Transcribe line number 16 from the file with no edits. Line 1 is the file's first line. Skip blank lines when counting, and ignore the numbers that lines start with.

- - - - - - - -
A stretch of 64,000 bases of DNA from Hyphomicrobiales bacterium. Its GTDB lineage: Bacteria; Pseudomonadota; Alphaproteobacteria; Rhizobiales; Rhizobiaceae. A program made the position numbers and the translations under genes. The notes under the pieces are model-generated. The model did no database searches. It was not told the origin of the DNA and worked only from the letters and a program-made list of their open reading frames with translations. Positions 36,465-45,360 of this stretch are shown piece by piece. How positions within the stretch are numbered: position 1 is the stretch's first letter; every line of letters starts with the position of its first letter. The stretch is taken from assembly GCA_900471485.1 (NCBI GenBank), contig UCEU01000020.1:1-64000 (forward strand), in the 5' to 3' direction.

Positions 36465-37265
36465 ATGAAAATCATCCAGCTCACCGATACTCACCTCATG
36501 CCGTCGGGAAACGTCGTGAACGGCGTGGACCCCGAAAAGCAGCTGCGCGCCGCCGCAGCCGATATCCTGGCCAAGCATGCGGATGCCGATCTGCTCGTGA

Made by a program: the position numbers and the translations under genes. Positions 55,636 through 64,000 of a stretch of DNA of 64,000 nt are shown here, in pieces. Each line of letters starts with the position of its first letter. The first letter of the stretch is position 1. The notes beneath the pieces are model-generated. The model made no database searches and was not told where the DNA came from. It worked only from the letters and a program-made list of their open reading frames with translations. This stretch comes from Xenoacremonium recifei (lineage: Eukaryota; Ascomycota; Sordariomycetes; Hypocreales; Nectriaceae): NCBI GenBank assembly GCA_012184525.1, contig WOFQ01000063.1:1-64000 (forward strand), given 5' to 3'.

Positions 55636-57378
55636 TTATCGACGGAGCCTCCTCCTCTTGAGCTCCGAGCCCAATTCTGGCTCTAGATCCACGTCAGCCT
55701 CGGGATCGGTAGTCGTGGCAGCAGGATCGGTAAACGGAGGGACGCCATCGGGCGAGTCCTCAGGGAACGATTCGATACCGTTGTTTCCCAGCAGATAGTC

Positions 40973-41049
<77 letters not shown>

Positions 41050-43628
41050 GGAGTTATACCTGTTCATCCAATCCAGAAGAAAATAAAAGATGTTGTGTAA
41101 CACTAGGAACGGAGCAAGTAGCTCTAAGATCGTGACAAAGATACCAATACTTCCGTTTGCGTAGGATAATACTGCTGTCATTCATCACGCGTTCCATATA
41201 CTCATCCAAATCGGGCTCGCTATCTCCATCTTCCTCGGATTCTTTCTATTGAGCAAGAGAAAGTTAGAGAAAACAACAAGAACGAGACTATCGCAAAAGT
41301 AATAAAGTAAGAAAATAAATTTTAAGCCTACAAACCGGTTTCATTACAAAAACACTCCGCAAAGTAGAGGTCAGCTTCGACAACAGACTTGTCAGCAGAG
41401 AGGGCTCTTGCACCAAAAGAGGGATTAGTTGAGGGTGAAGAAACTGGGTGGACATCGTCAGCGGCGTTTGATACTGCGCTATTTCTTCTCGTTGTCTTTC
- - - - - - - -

41401 AGGGCTCTTGCACCAAAAGAGGGATTAGTTGAGGGTGAAGAAACTGGGTGGACATCGTCAGCGGCGTTTGATACTGCGCTATTTCTTCTCGTTGTCTTTC